How can I tell if a worker is dehydrated?

Q:

How can I tell if a worker is dehydrated? What signs should I look for?

A:

Dehydration takes place when the body uses or loses more fluid than it takes in, and it can have a devastating impact on an employee's health and performance. Even a small amount of dehydration can result in decreased cognitive and motor skills. In fact, studies have shown that just two percent dehydration impairs performance in tasks that require attention, motor, and memory. More severe dehydration can cause a range of problems, from urinary and kidney problems to seizures and loss of consciousness.

Unfortunately, not every worker will realize they are experiencing early symptoms of dehydration, so it's important for supervisors and co-workers to keep an eye out for the signs. But what exactly are those signs?

Bad Breath

Saliva is antibacterial. So when dehydration prevents your body from making enough of it, it can't prevent bacteria overgrowth and keep your mouth smelling fresh. If one of your workers has bad breath (and it isn't just from too much garlic at lunch), it could be a sign that they need more fluids to keep the bacteria at bay.

Dry Skin

People experiencing dehydration often display dry skin, which may also be flushed. An easy way to confirm is to test skin elasticity by pinching the skin on the back of the hand. If it remains “tented” and takes a bit of time to return to its normal, flat state, the worker is likely dehydrated and should consume fluids.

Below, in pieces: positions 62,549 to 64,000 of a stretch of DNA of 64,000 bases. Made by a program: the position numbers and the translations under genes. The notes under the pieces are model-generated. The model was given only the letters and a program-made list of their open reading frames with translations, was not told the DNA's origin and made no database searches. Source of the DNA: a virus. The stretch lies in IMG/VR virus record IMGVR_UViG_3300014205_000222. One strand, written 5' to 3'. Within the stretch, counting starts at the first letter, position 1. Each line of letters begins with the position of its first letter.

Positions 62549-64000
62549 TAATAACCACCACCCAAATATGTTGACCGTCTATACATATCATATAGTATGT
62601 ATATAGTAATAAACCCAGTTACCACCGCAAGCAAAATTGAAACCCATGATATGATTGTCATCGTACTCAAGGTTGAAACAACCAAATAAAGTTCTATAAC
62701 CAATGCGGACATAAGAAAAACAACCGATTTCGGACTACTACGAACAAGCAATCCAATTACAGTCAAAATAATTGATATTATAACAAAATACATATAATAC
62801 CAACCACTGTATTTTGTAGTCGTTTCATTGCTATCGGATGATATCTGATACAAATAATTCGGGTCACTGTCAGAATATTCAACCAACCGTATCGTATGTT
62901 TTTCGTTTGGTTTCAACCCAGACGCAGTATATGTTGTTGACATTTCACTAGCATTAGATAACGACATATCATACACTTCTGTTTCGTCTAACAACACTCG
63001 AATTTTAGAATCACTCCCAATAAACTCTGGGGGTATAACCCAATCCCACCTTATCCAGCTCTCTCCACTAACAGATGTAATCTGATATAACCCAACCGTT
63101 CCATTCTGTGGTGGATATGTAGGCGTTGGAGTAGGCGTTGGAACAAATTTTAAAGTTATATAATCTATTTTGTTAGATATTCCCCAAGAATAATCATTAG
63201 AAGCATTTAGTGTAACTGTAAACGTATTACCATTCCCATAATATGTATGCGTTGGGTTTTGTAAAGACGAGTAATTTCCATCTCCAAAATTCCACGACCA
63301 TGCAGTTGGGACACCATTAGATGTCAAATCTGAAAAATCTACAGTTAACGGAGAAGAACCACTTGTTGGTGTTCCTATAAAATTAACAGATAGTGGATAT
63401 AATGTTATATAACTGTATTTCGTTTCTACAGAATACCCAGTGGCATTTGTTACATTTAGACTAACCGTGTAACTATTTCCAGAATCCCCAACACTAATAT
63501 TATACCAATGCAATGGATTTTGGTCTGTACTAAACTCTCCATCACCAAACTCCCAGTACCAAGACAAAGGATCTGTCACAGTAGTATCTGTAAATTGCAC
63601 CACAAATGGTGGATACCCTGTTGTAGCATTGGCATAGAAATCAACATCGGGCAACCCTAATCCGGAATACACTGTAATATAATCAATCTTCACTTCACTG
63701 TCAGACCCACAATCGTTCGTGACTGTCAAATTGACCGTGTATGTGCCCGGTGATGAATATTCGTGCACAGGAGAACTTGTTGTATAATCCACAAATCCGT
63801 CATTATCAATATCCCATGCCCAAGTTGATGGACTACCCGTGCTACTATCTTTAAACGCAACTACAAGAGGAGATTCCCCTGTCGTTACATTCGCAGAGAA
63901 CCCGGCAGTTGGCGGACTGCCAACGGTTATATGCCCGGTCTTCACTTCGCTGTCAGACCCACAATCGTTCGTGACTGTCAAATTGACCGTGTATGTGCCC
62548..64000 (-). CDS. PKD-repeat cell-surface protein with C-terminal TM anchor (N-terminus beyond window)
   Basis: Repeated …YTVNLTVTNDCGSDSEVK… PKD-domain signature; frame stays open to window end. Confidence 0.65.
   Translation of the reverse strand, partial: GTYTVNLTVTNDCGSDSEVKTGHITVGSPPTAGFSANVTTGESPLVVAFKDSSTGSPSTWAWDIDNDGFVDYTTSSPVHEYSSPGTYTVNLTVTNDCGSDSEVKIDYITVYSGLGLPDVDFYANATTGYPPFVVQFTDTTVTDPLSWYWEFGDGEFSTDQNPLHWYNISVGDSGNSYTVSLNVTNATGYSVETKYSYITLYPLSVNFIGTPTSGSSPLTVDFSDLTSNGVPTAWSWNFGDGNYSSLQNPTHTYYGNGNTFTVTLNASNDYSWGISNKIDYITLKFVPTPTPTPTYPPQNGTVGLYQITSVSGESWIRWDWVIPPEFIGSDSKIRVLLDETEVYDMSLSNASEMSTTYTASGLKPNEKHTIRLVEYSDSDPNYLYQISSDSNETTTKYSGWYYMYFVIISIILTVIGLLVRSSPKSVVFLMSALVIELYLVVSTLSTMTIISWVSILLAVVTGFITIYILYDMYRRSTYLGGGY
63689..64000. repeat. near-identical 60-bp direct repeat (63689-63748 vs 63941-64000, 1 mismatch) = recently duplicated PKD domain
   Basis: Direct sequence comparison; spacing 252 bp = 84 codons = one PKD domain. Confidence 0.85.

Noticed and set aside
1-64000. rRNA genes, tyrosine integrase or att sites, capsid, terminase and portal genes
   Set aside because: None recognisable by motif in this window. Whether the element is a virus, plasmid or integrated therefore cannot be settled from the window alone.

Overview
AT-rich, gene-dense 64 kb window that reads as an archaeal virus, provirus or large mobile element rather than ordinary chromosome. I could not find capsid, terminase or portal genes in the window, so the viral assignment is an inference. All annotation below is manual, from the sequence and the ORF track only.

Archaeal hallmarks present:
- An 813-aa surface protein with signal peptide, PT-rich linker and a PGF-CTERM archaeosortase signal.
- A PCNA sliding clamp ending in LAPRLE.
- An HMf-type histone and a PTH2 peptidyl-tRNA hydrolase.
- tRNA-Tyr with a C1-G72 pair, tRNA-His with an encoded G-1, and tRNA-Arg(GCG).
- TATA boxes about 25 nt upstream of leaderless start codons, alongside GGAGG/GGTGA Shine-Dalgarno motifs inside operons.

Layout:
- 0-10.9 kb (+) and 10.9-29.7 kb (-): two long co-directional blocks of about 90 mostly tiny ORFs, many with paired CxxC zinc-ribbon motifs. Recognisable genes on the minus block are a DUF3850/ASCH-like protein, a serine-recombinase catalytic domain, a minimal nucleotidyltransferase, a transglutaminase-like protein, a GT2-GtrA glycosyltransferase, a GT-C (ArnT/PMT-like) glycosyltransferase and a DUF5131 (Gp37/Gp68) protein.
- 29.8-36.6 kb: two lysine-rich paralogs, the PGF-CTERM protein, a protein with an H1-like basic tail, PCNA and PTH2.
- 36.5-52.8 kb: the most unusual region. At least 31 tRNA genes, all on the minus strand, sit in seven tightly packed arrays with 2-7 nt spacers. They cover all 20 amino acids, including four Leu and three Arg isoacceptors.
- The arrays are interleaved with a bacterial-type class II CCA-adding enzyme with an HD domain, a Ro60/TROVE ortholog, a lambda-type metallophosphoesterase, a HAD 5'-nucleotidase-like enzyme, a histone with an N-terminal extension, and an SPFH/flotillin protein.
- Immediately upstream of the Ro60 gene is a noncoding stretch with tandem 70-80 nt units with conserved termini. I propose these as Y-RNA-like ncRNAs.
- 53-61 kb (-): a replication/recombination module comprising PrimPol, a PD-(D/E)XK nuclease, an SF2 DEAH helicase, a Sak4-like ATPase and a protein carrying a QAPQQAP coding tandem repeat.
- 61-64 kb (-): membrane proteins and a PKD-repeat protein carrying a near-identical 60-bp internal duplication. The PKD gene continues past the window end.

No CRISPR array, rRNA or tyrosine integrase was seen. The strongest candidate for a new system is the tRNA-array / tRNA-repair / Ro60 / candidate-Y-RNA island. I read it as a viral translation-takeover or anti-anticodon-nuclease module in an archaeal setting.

Headaches or Disorientation

If a worker is complaining about a headache, light-headedness, or disorientation, a good drink of water could be the answer. When the body doesn't have enough fluid to sustain its regular functions, these are some of the ways that it can start to manifest.

Signs of Fatigue, Confusion, or Anger

Studies show that even mild dehydration (we're talking about 1.5 percent fluid loss) can affect mood, energy, and the ability to think clearly. If a worker seems forgetful or less alert than usual, recommend that they take steps to rehydrate.

Urine Color

The color of the urine is one of the surest signs of dehydration. Clear urine indicates that the individual is well hydrated, and the darker the urine gets, the more dehydrated they are. If the urine is a light or bright yellow, it's a sign that dehydration is setting in and more fluids need to be consumed. If the urine is a darker yellow or appear orange, you're dealing with severe dehydration and need to take immediate action.

Dehydration ChartImage by Sqwincher. See the Essential Hydration Safety Cheatsheet for more.

Conclusion

Ideally, your workers will stay on top of hydrating, taking breaks, and staying safe so you won't ever notice these symptoms. But it's important to learn the signs and keep an eye out for anyone in need of hydration.

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Written by Bubba Wolford
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Bubba Wolford received his MS in Exercise Physiology from Mississippi State University 1991. He joined Sqwincher in 2009, serving now as Director of Corporate Development and Training, where he spearheads promoting the importance of proper hydration within the Industrial Workplace to key corporate accounts.

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